U.S. Markets closed

Arrangements being made to close coal-fired plant

FRANKFORT, Ky. (AP) -- The Public Service Commission conditionally approved a proposal Monday by Kentucky Power Co. to purchase half interest in a power plant in West Virginia to supply electricity in parts of eastern Kentucky.

That agreement came after Kentucky Power withdrew an earlier proposal to retrofit the 800-megawatt Big Sandy plant north of Louisa with an emission-removing scrubber, opting to close the plant instead.

On Monday, the PSC authorized Kentucky Power to purchase a 50 percent interest in Ohio Power Co.'s 780-megawatt Mitchell plant south of Moundsville, W.Va. Both are subsidiaries of American Electric Power Co.

Under a 2007 federal court consent decree, Kentucky Power agreed to close the unit in mid-2015 unless it is upgraded to meet stricter air emission standards. Kentucky Power plans to close the 800-MW unit and has said it intends to seek PSC approval to convert a 278-MW unit at Big Sandy to burn natural gas instead of coal.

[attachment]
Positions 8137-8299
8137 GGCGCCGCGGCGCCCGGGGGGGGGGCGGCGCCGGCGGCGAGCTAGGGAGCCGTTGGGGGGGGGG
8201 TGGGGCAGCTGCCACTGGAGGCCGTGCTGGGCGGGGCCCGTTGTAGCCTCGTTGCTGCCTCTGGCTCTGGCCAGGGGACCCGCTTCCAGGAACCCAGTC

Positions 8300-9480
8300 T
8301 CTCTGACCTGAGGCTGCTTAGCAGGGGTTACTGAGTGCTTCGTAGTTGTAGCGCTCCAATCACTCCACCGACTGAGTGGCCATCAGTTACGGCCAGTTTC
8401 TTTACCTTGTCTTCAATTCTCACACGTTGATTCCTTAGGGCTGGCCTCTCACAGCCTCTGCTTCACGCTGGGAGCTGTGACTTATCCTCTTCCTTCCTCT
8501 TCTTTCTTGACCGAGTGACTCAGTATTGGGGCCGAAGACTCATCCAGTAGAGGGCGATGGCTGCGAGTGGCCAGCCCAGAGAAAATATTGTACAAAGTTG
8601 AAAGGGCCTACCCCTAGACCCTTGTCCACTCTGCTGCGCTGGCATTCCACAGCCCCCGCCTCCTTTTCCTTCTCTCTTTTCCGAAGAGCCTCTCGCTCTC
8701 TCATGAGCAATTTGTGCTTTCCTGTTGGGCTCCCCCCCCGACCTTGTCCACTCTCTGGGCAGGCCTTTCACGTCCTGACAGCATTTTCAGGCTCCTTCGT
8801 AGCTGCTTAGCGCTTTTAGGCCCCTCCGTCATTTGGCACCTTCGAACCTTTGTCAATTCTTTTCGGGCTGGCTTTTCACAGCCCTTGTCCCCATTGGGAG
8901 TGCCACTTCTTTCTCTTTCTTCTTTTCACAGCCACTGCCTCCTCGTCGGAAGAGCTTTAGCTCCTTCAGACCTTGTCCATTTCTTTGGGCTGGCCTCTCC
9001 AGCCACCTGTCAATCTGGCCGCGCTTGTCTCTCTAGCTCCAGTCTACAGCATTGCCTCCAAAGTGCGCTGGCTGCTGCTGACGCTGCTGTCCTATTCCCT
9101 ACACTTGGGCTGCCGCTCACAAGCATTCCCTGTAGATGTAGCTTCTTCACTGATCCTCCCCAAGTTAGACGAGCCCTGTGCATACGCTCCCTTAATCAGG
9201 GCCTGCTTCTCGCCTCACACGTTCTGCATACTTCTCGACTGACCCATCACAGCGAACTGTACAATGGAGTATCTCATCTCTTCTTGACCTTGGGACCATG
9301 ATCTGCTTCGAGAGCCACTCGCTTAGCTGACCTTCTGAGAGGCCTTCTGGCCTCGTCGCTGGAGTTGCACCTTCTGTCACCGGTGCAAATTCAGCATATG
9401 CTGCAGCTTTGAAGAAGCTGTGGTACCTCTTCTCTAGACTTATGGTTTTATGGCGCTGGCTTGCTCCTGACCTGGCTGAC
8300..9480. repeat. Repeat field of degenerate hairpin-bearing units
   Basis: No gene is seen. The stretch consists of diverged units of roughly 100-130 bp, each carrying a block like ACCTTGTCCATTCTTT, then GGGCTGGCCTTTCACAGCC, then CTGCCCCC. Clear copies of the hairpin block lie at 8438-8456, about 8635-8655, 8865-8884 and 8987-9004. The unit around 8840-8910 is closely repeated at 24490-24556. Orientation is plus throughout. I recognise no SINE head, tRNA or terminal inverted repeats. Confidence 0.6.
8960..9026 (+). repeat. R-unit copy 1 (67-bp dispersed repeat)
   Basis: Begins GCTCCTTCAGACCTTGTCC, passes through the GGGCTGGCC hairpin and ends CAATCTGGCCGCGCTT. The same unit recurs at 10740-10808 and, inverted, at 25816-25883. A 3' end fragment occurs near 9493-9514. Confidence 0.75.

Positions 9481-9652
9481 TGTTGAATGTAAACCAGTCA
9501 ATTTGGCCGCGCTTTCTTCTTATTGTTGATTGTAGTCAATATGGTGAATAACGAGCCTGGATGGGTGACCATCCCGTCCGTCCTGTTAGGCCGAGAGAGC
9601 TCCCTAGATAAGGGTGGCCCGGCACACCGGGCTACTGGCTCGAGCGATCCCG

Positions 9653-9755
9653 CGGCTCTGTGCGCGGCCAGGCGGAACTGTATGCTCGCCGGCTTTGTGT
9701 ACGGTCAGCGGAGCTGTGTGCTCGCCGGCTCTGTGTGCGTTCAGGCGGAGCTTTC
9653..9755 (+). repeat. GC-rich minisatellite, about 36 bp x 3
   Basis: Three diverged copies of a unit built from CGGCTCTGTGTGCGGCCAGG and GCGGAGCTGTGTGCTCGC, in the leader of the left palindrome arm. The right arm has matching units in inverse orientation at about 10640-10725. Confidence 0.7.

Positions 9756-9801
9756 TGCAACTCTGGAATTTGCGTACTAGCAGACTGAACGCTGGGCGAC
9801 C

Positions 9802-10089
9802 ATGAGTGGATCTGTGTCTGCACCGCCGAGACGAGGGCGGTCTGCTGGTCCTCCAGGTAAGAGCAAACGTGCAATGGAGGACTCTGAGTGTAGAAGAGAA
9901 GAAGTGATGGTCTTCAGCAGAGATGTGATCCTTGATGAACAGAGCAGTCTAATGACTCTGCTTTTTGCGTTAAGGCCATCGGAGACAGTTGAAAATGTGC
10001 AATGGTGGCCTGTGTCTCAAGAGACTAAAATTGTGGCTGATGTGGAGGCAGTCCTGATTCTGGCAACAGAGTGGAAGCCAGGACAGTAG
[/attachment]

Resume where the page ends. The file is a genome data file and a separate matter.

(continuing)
Although the Mitchell acquisition will be the least costly for Kentucky Power and its 173,000 ratepayers in 20 eastern Kentucky counties, the PSC noted that the shutdown of the larger Big Sandy unit will mean job losses and a sharp decline in local tax revenue.

To help offset that, Kentucky Power pledged to spend $100,000 annually on economic development initiatives, including $33,000 for job training programs through the Kentucky Community and Technical College System.

Kentucky Power also agreed to double its energy efficiency investments, which includes weatherizing homes, incrementally over the next three years from $3 million to $6 million.

The agreement includes provisions to freeze Kentucky Power's base rates until May, 31, 2015, and to withdraw a pending application to increase rates by 24 percent. It also includes a commitment by Kentucky Power to consider the purchase of 100 megawatts of wind power the next time the company seeks additional generating capacity.

The Sierra Club heralded the agreement as "an important moment in Kentucky history."